From Beantown to the Land of Oz to the City of Light, college students are sprinkled throughout the globe studying in some of the most vivacious cities of the world. QS, the same company that conducts worldwide university rankings, just released their first Best Student Cities Ranking list with Paris, London, Boston, Melbourne and Vienna making up the top five.
The Top 50 Best Student Cities ranking consisted of two components: First, to be considered, a city had to having a population of at least 250,000 people and two ranked universities. According to QS’ data, only 98 cities worldwide made this cut. To make the top 50 ranking, QS calculated and weighted five scores of ranking of the city world wide, student mix to the civilian population, quality of living, employer activity and affordability.
And it would appear that many students are choosing to study in these top cities.
Study and travel are becoming closely related words in the life of the college student. According to the U.S. Department of Education, studying abroad has reached an all time high with at least 80,000 students studying outside of the United States each year.
Jennie Hardin, a junior at Boston College is currently studying abroad in Barcelona and therefore has the third and 11th city on her resume. Hardin says she chose to study in both Boston and Barcelona for reasons of accessibility, travel and history.
“I chose Barcelona for similar reasons as Boston. It’s small enough to really get to know the city but big enough at the same time because it’s easy to travel to and from. Also, the art history and cultural history is unlike anywhere I’ve ever been,” Hardin said.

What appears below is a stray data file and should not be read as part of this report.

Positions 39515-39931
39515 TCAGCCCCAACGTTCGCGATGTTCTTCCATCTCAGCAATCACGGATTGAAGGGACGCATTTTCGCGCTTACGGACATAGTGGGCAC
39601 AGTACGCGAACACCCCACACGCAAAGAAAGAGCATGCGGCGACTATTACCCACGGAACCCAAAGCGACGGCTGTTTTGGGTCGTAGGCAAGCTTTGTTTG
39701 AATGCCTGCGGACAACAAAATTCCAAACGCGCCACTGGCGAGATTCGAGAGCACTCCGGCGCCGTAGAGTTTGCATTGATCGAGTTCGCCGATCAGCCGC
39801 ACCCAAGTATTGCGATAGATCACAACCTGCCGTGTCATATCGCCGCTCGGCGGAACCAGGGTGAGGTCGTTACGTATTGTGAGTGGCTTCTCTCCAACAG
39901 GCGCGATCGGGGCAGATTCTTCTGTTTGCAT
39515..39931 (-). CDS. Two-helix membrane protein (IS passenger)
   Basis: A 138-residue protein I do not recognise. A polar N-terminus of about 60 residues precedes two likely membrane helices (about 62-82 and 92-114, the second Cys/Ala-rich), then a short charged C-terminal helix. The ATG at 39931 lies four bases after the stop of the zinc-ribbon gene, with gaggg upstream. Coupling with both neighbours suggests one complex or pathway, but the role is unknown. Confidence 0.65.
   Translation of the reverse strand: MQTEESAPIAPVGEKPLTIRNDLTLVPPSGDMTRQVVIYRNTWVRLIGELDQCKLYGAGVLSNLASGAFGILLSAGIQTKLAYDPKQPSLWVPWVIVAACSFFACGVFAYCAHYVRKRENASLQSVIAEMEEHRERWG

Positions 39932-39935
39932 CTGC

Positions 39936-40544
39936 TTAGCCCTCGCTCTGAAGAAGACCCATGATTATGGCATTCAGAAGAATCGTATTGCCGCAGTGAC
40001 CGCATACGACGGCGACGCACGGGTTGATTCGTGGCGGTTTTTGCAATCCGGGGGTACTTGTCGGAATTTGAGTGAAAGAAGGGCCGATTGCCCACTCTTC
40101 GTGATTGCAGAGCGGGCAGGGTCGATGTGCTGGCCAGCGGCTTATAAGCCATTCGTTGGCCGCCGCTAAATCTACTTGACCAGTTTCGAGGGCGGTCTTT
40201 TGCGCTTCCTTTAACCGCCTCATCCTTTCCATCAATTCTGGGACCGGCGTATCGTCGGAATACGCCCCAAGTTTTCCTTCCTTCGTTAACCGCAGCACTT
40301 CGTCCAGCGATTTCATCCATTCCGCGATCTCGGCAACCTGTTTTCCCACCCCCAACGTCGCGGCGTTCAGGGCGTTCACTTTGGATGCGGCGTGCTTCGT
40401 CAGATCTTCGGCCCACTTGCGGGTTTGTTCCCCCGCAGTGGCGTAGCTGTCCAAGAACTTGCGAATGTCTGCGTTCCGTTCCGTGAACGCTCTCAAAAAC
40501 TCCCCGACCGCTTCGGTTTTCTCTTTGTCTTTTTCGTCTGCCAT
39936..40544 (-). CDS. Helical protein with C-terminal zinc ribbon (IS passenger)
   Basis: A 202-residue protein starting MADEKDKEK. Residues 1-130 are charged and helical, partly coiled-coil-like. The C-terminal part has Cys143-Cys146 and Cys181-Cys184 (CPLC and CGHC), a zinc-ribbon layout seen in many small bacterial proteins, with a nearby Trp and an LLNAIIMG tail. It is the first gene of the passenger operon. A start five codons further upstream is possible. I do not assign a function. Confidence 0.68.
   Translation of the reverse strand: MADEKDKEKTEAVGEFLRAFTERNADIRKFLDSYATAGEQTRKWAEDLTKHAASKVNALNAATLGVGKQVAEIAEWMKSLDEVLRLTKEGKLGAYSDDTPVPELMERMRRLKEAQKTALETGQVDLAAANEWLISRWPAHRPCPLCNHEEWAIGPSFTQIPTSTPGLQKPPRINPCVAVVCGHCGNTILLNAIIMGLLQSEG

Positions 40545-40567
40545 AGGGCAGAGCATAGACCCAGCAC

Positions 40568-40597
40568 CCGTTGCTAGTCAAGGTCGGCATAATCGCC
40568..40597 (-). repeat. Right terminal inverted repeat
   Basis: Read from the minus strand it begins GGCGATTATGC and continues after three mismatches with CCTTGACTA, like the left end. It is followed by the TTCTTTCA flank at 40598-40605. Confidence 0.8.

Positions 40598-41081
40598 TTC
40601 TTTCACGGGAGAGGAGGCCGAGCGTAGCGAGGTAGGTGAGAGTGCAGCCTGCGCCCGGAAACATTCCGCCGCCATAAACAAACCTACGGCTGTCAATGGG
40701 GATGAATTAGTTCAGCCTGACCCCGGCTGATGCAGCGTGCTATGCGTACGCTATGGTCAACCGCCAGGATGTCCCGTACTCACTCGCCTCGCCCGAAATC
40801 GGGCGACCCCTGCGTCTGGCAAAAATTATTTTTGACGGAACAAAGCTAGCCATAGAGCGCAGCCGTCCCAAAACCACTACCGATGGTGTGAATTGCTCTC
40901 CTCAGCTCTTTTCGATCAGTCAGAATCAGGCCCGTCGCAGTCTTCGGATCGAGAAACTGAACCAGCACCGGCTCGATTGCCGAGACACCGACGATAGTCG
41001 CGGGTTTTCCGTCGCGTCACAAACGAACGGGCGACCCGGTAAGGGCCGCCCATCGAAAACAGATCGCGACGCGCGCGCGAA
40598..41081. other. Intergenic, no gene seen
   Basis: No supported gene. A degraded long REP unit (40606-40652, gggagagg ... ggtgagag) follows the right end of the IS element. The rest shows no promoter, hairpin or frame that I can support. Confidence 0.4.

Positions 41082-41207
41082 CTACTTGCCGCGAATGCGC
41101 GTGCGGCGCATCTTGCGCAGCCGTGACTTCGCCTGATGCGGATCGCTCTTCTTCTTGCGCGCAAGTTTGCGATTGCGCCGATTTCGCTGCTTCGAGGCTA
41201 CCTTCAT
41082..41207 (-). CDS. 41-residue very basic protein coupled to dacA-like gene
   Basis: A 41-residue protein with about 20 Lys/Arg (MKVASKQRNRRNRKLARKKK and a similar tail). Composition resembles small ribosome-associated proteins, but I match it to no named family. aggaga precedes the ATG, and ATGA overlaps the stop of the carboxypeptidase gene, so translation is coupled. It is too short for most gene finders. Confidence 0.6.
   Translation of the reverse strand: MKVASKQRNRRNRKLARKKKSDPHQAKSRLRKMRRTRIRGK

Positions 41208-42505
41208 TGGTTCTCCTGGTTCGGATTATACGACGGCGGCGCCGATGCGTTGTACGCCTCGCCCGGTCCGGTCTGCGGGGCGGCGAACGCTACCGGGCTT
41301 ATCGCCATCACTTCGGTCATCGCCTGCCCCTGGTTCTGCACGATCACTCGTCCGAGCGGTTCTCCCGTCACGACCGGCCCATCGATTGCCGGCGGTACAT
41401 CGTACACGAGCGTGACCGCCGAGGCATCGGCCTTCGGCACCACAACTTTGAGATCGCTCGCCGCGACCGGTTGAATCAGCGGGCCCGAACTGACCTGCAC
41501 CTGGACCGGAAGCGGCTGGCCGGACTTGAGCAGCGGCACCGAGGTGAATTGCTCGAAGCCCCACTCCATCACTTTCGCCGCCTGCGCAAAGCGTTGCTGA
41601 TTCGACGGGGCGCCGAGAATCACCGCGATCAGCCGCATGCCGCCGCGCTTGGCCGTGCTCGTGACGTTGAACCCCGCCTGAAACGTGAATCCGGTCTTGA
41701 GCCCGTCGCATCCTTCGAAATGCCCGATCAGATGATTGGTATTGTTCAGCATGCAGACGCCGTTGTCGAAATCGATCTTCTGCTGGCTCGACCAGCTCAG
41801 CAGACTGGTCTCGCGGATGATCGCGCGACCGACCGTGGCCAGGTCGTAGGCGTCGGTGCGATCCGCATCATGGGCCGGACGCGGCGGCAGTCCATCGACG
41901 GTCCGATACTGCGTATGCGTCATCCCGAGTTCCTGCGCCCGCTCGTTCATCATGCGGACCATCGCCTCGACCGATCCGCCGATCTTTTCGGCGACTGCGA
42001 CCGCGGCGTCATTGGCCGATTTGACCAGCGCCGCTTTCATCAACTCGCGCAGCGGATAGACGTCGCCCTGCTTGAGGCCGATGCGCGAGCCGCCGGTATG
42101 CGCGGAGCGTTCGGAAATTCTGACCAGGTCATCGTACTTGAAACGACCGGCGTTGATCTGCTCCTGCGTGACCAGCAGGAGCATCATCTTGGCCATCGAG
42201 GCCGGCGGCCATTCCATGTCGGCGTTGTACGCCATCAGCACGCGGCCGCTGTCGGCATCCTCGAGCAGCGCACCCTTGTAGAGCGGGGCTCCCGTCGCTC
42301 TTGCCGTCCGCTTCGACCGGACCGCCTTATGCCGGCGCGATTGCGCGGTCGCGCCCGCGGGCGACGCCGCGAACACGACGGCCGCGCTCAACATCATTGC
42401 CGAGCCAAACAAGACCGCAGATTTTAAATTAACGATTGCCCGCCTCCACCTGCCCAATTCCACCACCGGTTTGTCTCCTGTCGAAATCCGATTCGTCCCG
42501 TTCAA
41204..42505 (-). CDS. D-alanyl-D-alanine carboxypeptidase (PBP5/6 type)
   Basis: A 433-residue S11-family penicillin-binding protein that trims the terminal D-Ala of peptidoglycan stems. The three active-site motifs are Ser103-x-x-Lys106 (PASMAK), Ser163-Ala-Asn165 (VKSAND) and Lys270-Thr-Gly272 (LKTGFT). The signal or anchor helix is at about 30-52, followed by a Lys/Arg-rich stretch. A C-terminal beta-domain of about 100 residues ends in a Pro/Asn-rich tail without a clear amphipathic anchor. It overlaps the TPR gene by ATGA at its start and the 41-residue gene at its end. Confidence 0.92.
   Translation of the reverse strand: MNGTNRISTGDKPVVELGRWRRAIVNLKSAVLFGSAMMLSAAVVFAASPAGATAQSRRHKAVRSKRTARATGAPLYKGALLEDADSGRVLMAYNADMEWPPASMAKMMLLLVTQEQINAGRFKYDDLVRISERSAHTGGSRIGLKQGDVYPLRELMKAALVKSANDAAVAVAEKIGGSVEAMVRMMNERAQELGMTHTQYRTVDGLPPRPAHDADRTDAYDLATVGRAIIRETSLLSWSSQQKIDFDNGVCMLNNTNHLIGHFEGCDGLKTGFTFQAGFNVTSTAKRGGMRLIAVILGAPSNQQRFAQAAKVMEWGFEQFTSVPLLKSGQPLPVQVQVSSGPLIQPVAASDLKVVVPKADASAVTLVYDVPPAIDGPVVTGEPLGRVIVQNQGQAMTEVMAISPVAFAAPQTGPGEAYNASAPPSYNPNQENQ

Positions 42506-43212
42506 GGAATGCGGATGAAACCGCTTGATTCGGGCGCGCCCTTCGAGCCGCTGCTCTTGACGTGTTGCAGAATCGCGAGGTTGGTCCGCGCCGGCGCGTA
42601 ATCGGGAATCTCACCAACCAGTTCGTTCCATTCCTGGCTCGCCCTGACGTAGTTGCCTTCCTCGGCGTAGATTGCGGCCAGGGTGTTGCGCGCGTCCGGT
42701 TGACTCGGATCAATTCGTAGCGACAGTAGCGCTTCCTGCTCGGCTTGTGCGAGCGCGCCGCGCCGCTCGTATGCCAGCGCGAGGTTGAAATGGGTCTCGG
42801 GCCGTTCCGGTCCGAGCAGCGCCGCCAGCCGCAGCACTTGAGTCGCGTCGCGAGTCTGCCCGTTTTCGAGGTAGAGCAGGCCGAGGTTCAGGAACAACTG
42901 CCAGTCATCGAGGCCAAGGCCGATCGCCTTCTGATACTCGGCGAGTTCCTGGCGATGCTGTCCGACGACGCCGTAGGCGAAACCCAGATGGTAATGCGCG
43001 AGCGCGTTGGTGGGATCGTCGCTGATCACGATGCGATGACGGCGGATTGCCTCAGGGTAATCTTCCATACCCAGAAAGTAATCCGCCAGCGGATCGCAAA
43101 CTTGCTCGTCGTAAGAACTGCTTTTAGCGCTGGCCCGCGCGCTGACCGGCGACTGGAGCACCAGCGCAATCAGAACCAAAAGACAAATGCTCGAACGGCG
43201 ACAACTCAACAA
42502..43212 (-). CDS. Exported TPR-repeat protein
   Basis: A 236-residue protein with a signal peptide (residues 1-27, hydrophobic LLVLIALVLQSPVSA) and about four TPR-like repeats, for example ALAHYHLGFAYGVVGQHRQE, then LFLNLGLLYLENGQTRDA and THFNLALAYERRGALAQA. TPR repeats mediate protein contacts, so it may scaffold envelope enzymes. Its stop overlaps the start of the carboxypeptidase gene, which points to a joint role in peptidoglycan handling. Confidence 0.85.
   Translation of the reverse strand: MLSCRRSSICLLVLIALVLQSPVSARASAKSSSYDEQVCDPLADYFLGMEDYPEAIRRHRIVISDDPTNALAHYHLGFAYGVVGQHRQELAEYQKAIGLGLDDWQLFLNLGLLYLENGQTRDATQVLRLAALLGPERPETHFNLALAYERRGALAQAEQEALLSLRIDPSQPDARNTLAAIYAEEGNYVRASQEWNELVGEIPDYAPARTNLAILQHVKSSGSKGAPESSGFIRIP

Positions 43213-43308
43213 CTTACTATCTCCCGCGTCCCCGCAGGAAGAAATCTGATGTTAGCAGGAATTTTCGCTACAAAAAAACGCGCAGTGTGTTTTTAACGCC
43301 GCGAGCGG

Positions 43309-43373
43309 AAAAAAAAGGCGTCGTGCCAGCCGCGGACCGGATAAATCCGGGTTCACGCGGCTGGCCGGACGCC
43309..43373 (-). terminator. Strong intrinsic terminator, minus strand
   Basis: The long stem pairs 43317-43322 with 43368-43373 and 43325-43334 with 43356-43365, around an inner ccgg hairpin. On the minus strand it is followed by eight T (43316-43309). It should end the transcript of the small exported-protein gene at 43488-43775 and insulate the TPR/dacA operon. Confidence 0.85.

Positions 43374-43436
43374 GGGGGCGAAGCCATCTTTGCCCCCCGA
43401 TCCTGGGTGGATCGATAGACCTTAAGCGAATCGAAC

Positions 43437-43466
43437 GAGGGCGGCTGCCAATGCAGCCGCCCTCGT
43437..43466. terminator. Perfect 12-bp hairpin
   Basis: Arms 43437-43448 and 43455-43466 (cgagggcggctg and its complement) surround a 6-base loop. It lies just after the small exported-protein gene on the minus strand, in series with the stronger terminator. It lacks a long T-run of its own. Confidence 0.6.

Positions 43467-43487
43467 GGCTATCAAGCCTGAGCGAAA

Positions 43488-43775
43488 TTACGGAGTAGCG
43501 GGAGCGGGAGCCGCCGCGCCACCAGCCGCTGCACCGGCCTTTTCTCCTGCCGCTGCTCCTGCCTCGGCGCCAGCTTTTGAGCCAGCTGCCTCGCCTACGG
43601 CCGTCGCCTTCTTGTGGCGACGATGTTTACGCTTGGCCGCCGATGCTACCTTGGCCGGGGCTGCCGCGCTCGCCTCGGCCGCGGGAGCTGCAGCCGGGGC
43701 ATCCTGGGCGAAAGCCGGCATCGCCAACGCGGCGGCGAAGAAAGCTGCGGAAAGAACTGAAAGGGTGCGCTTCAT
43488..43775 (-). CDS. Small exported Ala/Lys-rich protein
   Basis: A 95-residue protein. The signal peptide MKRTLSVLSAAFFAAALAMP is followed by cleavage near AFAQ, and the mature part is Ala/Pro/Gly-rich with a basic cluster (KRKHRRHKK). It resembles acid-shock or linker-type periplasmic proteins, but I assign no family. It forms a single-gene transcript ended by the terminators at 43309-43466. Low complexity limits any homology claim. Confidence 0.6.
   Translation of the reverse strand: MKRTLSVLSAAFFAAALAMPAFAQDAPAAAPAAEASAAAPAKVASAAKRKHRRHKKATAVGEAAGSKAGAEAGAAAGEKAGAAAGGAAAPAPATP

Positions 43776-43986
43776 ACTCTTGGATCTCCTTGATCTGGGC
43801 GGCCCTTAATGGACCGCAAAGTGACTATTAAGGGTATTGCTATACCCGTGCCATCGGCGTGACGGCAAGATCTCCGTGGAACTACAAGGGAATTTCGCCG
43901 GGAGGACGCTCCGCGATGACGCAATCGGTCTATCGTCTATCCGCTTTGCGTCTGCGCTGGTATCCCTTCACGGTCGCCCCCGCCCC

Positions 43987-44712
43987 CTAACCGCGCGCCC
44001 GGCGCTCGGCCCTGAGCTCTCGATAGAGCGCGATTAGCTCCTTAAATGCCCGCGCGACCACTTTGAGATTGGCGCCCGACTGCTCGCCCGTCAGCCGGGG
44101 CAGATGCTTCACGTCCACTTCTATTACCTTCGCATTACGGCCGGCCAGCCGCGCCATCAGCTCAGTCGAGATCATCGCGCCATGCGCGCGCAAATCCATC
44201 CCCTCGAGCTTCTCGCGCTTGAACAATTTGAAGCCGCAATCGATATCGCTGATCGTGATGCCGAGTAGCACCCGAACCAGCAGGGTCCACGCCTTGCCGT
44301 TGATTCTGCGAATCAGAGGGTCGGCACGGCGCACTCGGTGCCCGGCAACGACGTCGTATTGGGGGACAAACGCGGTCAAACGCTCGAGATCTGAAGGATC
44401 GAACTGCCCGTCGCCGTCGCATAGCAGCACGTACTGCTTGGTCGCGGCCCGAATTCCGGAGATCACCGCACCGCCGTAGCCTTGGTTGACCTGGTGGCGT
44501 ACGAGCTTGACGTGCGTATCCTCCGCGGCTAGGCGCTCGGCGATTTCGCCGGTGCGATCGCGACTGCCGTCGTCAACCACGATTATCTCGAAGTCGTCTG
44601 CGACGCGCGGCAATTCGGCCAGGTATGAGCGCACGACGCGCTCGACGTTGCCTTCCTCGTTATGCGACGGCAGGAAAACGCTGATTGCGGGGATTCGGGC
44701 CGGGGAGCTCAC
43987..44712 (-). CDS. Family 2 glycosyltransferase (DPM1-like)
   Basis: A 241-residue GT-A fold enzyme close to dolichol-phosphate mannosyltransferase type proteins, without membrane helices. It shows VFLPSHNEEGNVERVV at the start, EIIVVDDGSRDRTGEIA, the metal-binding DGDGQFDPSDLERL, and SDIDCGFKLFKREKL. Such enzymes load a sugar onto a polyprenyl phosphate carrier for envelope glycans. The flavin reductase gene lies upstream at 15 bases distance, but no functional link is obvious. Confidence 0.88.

Mark Von Shenk, a senior at BC studying finance, studied abroad in London during his junior year. For Von Shenk, he enjoyed the cultural aspects of both Boston and London, but considered his future in the business world when making his final choice.
“One of the main reasons why I chose and really enjoyed living in Boston and London was the combination of older more historical aspects of the cities in addition to new modern sections,” Von Shenk. “Both cities also have great post-graduate opportunities and I ultimately chose BC because I knew I could make great connections in Boston.”
In terms of job potential, data would suggest that Von Shenk made the right choice with Boston and London as both cities ranked high in the employer activity category, which measures the level of interest domestic and international employers show in graduates of the city’s universities. Singapore is the most noteworthy of this category as it scored a perfect 100.
Like Von Shenk, many students consider how their university’s city will impact their “real world” education. Ashley Gardner, a senior at New York University, spent her spring semester of sophomore year in Paris and used both cities as places to find her future and perfect a foreign language.
“Ultimately, I chose New York for the opportunities that would arise studying in a city some would argue is the best in the world. NYC is a place’”where dreams come true.’ I didn’t have my dream pegged, but figured that NYC would develop me into a person suited to pick a dream,” said Gardner. “As for Paris, I think I knew I would someday live there when I was at the ripe age of 7 and I had studied French for five years, in order to ready myself for being a Parisienne-in-training.”
These cities also shared another factor: lack of affordability. Calculated from cost of tuition, retail prices and cost of living, affordability varied the most throughout the list — but Melbourne was at the bottom of it.
As the struggling economy continues to thin student’s wallets, less students will travel far from home. According to MSNBC, more college students are choosing to attend public institutions in their home state. But just because a student cannot leave the United States does not mean the nation, and maybe your home city, does not offer its own allure. In fact, five American cities made the list and rounded out the top 30: Boston at number three, Chicago at 15, San Francisco 17, New York at 18 and Washington, D.C. at number 30.
Click here to see how your city did.
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